Things in Iraq aren't as bad as what's shown on the nightly news, U.S. Rep. Jo Ann Emerson said Wednesday just after returning from a trip abroad.
Her travels, which began Friday with nine colleagues, also took her to Jordan and Syria, but she said her main purpose was to get an update on American troops serving in Iraq. She visited a military police unit out of Kennett, Mo., toured a reopened girls' school in Kirkuk and walked through a Baghdad power plant under reconstruction.
"I was so impressed by the colonel who is the military governor of the Kirkuk province," the Cape Girardeau Republican said in a telephone news conference. "What they are doing with the power, getting facilities up and running, getting small businesses up and running, all of the schools are open ... is what we want to do in the rest of the country."
A member of the House Appropriations Committee, she supported a $87.5 billion White House package for Iraq and Afghanistan, which President Bush signed last week.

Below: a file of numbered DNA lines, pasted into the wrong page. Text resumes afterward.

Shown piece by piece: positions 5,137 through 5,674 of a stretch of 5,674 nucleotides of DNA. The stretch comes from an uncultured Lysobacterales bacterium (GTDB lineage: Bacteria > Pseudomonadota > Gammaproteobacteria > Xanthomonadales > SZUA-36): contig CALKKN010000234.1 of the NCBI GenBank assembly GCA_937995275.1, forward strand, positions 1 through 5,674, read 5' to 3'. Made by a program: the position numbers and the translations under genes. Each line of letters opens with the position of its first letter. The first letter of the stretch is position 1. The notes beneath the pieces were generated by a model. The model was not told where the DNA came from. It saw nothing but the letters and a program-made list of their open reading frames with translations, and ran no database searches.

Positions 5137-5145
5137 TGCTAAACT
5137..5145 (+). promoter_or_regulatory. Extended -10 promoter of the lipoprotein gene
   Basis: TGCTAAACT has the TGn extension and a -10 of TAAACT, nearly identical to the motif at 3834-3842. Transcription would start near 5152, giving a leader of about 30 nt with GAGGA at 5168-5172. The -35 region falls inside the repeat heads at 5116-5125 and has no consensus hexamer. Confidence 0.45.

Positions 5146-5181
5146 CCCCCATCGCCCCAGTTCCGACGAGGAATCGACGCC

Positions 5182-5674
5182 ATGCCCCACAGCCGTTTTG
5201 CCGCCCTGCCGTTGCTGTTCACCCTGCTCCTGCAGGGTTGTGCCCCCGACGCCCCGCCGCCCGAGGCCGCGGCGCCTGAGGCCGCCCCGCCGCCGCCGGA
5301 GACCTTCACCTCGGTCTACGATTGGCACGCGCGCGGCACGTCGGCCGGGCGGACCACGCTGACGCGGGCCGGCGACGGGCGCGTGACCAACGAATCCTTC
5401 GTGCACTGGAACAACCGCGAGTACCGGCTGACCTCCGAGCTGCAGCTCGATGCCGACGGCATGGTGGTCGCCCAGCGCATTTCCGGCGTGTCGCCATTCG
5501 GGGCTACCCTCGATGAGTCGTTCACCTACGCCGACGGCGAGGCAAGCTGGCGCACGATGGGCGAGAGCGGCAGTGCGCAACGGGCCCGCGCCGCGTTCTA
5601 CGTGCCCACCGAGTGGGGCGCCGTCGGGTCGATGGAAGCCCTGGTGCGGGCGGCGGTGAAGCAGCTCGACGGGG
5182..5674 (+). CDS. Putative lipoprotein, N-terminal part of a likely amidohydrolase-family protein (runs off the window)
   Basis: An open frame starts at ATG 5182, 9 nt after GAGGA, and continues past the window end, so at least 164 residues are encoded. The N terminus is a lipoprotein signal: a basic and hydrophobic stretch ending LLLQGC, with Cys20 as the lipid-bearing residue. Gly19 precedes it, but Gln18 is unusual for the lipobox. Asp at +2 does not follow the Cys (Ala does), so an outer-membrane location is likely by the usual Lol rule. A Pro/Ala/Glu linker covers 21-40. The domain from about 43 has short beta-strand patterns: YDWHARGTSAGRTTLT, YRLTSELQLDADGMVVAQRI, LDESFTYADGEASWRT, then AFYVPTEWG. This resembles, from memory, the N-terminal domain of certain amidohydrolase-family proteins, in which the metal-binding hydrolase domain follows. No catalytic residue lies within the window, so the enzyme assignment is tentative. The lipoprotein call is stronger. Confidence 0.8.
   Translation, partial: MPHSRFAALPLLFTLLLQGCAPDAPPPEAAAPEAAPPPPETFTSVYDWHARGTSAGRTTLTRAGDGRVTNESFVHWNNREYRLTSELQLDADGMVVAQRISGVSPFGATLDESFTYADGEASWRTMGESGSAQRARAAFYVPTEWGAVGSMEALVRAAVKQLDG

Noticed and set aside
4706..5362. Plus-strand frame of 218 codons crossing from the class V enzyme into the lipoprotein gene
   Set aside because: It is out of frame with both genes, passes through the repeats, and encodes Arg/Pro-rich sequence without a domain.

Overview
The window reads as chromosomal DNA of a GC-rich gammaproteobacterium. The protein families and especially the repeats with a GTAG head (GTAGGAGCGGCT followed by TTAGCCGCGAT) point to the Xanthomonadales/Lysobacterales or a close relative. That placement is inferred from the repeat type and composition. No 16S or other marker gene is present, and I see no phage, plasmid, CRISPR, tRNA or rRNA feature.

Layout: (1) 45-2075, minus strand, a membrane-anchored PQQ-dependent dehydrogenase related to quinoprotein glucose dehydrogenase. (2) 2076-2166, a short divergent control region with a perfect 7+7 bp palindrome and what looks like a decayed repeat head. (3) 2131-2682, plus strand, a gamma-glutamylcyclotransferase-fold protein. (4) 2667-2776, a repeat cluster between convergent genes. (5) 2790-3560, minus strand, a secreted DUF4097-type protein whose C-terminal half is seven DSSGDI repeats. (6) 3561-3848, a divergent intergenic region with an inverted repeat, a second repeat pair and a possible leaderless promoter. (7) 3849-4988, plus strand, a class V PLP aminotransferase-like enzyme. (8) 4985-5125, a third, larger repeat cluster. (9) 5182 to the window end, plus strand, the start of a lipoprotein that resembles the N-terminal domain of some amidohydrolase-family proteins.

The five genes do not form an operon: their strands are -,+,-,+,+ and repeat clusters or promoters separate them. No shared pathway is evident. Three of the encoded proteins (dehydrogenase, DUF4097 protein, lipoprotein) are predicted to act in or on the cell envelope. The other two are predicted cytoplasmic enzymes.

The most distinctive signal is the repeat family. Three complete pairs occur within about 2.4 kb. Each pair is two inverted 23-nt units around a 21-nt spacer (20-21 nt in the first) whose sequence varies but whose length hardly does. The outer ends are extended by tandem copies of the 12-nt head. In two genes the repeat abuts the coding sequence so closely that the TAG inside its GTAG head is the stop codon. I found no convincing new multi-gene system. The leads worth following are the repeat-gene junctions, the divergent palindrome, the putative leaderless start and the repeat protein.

Emerson said visiting Iraq convinced her that the country may not need more troops, just ones with various specialties: military police, intelligence or special operations. "The climate is changing on a daily basis," she said.
She met with L. Paul "Jerry" Bremer, the top U.S. administrator in Iraq, on Sunday, but said he gave no indication he'd be called to Washington this week for an emergency meeting with the president on a lack of progress turning Iraq's government over to Iraqis.
Emerson said a major problem with that is trying to get the various tribes to work together, but American soldiers have stepped into leadership roles to encourage communication.
"I do think, in all fairness, that we're not getting the full story," she said. "I came back having a better understanding."
She said her personal safety traveling in a war-torn country wasn't an issue. "The only thing I was nervous about is that I don't like to fly."
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